Ichiro called safe in wild replay review

Marlins pinch-hitter tied game after call overturned following lengthy look

Ichiro called safe in wild replay review

NEW YORK -- Ichiro Suzuki pleaded. The Marlins challenged. Then, everyone waited … and waited.

After a review that lasted five minutes, 44 seconds on Thursday night, one of the wildest replay reviews you'll see resulted in an overturn that produced the tying run in the seventh inning for the Marlins against the Mets at Citi Field.

At the time, the run tied the game at 5, but New York went on to win, 7-5.

But in the seventh, the nimble maneuvering of Ichiro paid off momentarily for Miami. It appeared the veteran outfielder would be out, but the 41-year-old somehow twisted his way past catcher Travis d'Arnaud's tag.

Initially, home plate umpire Eric Cooper signaled out. But Ichiro reacted strongly that he wasn't tagged, and the Marlins challenged.

"I thought he got in there," Miami manager Mike Redmond said. "I think they wanted to really check to see if he tagged him or didn't. But obviously he went back to tag him a second time. That was pretty clear to me -- he didn't tag him the first time."

Not much was absolutely clear from the numerous camera angles. One overhead shot showed Ichiro's fingers brushing the back of the plate.

"[Cooper] thought he got him on the butt on the way in," crew chief Gary Cederstrom said.

Even d'Arnaud noted the outcome was correct.

"I would say they got the play right," the Mets' catcher said. "I didn't tag him.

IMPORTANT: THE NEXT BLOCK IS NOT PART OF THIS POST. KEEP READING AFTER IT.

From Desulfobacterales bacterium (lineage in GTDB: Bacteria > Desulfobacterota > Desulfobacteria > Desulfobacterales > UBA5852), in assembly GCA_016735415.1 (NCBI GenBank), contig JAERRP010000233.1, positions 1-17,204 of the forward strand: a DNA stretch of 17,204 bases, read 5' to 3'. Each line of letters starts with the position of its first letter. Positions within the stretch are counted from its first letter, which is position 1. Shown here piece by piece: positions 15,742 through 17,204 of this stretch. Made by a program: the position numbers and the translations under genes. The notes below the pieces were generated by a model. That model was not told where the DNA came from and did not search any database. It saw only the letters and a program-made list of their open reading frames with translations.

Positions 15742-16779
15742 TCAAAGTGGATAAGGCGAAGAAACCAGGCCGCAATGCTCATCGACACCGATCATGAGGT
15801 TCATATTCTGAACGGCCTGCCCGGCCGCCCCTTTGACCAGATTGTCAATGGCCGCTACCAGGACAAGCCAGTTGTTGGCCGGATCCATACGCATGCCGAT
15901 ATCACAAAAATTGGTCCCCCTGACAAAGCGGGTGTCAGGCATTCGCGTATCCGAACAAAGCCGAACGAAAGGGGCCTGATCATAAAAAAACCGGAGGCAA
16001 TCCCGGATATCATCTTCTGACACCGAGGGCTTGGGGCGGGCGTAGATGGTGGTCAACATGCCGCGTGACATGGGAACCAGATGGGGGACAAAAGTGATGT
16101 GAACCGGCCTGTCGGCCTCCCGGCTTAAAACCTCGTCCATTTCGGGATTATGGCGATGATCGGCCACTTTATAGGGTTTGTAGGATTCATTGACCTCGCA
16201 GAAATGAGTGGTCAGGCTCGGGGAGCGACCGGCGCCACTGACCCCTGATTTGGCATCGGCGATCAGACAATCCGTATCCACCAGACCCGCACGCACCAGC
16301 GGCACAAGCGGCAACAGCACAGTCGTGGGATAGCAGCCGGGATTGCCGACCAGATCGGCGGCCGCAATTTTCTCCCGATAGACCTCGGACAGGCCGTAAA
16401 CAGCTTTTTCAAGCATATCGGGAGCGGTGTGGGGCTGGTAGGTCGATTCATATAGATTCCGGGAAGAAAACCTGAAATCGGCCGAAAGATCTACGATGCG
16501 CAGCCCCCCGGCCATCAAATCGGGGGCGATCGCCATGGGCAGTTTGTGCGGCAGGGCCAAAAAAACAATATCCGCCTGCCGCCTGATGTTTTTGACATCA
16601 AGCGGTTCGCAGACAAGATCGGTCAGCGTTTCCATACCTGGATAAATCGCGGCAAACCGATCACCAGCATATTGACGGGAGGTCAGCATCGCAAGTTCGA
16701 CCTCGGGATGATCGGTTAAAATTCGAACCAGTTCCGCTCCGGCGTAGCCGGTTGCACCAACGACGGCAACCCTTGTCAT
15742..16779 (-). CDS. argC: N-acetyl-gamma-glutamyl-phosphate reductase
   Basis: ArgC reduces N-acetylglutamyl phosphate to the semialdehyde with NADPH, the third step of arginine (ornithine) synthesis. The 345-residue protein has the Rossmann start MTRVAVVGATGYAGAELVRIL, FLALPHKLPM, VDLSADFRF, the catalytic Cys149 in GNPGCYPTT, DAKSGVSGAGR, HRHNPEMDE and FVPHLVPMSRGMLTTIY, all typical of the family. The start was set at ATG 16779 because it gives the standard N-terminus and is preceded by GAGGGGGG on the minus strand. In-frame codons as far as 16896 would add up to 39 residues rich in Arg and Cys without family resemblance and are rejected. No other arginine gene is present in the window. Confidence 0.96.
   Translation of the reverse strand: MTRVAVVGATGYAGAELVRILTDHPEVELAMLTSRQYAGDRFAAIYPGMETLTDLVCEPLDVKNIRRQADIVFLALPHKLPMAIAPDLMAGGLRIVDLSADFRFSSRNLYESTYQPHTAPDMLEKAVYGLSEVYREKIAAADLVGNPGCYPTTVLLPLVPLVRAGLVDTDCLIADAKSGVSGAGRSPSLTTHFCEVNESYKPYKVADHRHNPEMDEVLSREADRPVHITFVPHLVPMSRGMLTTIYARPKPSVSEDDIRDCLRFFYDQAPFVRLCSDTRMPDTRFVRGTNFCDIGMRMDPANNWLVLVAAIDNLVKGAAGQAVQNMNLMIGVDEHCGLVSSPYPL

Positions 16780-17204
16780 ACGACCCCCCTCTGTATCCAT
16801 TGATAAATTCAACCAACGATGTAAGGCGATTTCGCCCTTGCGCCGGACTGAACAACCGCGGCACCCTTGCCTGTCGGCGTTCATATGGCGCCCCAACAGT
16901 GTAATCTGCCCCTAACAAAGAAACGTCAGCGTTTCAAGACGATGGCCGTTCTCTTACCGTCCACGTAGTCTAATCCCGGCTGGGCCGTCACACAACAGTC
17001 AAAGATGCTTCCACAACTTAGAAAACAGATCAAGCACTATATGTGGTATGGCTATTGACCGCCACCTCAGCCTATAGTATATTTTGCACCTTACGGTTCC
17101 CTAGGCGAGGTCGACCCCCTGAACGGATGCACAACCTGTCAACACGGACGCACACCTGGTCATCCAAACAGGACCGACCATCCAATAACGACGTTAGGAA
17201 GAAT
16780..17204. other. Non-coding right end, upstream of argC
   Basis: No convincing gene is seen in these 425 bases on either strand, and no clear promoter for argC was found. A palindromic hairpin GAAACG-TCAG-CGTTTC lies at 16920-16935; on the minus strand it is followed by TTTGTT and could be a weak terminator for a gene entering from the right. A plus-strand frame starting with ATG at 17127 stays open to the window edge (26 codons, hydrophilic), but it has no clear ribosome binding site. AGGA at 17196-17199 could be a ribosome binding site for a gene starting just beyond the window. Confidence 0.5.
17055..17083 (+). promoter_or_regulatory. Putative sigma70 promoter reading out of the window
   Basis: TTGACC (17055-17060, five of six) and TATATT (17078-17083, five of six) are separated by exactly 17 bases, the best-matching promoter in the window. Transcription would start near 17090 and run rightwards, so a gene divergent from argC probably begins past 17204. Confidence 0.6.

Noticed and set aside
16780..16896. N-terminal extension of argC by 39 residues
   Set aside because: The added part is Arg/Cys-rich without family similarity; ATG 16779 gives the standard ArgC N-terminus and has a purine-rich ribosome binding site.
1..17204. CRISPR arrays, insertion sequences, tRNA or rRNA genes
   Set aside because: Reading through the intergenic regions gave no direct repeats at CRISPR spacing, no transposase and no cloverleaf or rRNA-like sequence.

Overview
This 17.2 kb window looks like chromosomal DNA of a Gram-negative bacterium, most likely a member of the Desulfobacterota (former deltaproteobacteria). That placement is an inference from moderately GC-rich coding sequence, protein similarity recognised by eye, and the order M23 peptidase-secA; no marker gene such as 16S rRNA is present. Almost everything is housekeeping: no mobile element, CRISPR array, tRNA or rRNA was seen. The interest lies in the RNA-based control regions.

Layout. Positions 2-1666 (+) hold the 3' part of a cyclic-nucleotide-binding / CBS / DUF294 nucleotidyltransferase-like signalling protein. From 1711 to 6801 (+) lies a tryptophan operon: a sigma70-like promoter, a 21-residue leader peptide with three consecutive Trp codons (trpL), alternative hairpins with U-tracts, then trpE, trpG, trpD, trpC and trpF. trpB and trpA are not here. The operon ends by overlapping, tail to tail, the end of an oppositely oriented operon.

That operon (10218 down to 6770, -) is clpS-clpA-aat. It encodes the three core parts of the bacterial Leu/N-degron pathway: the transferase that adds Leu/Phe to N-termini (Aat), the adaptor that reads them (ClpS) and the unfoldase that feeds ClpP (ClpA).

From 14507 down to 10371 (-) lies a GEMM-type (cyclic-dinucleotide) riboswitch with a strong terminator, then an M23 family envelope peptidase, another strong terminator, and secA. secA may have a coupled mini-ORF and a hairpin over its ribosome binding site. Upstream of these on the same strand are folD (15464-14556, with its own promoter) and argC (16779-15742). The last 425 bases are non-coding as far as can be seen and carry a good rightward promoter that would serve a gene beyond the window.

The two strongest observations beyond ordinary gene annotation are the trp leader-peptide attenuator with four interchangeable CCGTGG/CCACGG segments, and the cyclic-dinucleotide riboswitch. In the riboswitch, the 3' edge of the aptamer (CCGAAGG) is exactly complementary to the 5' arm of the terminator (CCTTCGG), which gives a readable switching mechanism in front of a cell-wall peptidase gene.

"I just thought the review was if I tagged him or not on the first one. From what I saw, I thought he beat me. But the play that was called was that I tagged him on the first one. He signaled out on the initial tag."

The longest review the Marlins have been part of lasted six minutes, 10 seconds on a disputed home plate collision call last Aug. 1 against the Reds at Marlins Park.

In the seventh Thursday, Ichiro tripled with one out. Lefty Jerry Blevins was brought in to face Dee Gordon, who slapped a sharp grounder to second baseman Daniel Murphy. Ichiro broke for home, but stopped, believing he could get into a rundown. If so, he wanted Gordon to have time to advance to second.

But Murphy's throw was wide. Ichiro darted for the plate, and d'Arnaud scrambled to make the tag.

"I was supposed to go on contact," Ichiro said through a translator. "But I realized it was a hard hit. I realized there would be no chance at home, so I stopped. Then I saw it was a bad throw. Then I went home."

And the confusion started.

Joe Frisaro is a reporter for MLB.com. He writes a blog, called The Fish Pond. Follow him on Twitter @JoeFrisaro. This story was not subject to the approval of Major League Baseball or its clubs.